Inbox Is An Elegant, Unified Mobile Messaging App That Wants To Be Mailbox For SMS
Is there room for another mobile messaging app? It’s undoubtedly a very crowded space, packed with veteran behemoths and fast growing upstarts duking it out for users’ attention. But New Jersey-based startup, Inbox, which dropped by the Office Hours booth at TechCrunch Disrupt to demo its iOS app ahead of launch, reckons there’s room for a little more disruption.
CEO and founder Maher Janajri says his underlying vision is that despite the rise of multiple OTT (over-the-top) messaging players the category remains pointlessly fragmented, leaving scope for an app that draws in different messaging types and extends their capabilities in various neat ways. The basic problem as he sees it? “Why do I have three apps on my phone that effectively do the same thing?”
Inbox takes some of its messaging cues from email management app Mailbox, with the mission of applying a similarly elegant management functionality across the messaging board — not just to email, but to SMS and OTT messaging. The basic idea is to collapse the functionality gaps that keep these different channels stuck in separate silos.
Janajri explained that he finds SMS too limiting, with no option to ‘notify me later’ for an incoming SMS, for instance. It’s those sort of inconsistencies Inbox wants to iron out. That said, breaking the SMS wall down isn’t currently possible on iOS because of system restrictions. Android’s openness has no such limit, though, so that platform will allow inbox to loop in old school texting too.
Despite that troublesome inconsistency, Inbox is not going to be Android only. Indeed, its iOS app will come out first. It’s therefore offering more than just more nuanced SMS, with a feature set includes a bundle of neat stuff such as the ability to remove a message you sent from someone else’s phone with a simple swipe to delete action.
Other savvy, privacy-focused features with a Snapchattish feel include the ability to conceal the contents of your messages under redaction-style bars by shaking your phone (if you’re worried about shoulder-surfers, for instance). Concealed messages can then be peeked at individually by holding your finger on the screen — a gesture every Snapchat user is familiar with.
Inbox also includes a handsome-looking photo-editor for picture messaging, fully kitted out with filters, fun effects, meme generation tools and more. The iOS app will include a disappearing photo messaging feature that notifies users if the other person screenshotted their self-destructing photo — and sends them a copy of that screenshot so they know exactly what the other person captured, which goes one better than Snapchat.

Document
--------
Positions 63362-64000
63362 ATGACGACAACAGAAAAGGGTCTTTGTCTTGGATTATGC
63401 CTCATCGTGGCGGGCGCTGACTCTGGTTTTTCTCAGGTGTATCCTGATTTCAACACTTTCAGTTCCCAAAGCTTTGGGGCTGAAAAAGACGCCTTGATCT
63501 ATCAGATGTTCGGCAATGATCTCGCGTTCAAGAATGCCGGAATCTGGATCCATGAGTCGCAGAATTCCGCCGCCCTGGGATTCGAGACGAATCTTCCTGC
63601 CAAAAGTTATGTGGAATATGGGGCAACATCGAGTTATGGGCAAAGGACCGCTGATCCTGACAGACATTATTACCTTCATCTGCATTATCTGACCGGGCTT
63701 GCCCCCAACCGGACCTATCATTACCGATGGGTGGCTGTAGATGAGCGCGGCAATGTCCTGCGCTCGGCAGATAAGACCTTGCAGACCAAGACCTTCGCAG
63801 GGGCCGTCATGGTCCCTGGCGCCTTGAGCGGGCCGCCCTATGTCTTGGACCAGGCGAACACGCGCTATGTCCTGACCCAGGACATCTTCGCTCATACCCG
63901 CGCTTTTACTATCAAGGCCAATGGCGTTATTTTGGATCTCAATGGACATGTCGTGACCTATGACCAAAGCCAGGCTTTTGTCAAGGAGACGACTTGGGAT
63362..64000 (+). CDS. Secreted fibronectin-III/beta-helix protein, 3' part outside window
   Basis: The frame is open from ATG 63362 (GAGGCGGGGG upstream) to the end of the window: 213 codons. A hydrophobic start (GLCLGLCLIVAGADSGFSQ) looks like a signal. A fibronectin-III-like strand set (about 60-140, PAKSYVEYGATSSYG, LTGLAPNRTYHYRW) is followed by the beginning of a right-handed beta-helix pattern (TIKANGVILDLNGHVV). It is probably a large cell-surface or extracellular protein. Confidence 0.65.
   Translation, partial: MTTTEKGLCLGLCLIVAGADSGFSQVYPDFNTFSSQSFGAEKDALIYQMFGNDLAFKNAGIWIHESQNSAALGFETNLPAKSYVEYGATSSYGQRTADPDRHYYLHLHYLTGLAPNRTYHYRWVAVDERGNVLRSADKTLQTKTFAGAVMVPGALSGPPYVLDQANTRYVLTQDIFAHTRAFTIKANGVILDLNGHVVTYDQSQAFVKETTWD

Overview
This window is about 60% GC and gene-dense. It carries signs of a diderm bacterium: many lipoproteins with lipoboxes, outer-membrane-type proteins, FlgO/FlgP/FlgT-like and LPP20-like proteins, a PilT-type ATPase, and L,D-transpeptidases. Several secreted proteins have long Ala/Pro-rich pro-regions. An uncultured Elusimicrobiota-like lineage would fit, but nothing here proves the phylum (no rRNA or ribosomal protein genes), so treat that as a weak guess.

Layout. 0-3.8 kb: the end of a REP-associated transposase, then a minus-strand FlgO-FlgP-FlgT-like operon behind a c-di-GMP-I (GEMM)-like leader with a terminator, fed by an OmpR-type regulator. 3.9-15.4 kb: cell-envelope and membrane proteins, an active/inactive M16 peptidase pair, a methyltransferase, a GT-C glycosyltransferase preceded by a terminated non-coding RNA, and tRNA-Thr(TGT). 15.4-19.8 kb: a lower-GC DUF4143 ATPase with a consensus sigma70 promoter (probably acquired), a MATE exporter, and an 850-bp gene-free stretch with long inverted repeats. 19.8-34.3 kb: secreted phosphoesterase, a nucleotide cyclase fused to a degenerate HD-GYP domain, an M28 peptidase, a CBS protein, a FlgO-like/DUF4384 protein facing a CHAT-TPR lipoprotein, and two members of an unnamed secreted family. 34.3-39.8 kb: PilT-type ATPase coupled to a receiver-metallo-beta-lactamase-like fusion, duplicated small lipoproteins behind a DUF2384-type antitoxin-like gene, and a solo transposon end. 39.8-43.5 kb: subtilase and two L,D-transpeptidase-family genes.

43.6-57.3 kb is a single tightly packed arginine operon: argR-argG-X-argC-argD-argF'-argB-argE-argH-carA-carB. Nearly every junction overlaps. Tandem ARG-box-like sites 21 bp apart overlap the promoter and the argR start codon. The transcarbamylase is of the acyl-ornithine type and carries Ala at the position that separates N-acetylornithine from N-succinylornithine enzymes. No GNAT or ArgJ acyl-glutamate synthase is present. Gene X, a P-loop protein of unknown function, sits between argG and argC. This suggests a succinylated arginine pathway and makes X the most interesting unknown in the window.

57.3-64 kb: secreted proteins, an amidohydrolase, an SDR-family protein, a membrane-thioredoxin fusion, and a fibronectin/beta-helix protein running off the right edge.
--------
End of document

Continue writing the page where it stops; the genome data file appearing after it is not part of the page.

The app combines these features with an elegant design — that looks almost Windows Phone-esque. On the design side, Janajri said: ”We wanted to do something different. When people first saw this they were like, this does not look like an iOS app at all. Very flat. It also coincided well with iOS 7. I wouldn’t say that was inspiration it was more kind of coincidence… We feel like it’s different, it’s refreshing.”
Inbox allows users to choose whether to use it anonymously (i.e. by being contactable via just an Inbox moniker of their choosing) or to provide full contact information (such as their name, mobile phone number and any email addresses) to contacts.
It’s also actively drawing email into its mix by automatically giving its users an email address, as an integrated part of their account — which may seem odd to veteran email users still maintaining a portfolio of multiple email accounts but isn’t so strange if your target demographic is to a younger type of user that’s more likely to be Snapchatting and WhatsApping than sending emails. ”We want to give those younger demographic users an email address without them having to sign up for it,” he says. “They just get it.
Janajri is gearing up to launch Inbox on iOS imminently — likely in the next week or so. An Android app will follow which will be able to deliver on the full message convergence vision by incorporating SMSes into its unified inbox. However it won’t be offering that feature in the first version of the Android app.
What about the business model? Monetising in the near term is likely to be via stickers — a fast-becoming staple revenue generator tool for social messaging services. “It’s actually not us [wanting to push stickers in], it’s a pull,” says Janajri. “The people who are on it are saying ‘where are the stickers?’ So that’s probably going to be near-term revenue.”
Inbox has come out of New Jersey accelerator TechLaunch, which invested $25,000 in early funding. Janajri says its launch strategy to build out a user-base once the app goes live in the App Store will be focused on marketing it to existing “tight knit communities”, such as universities.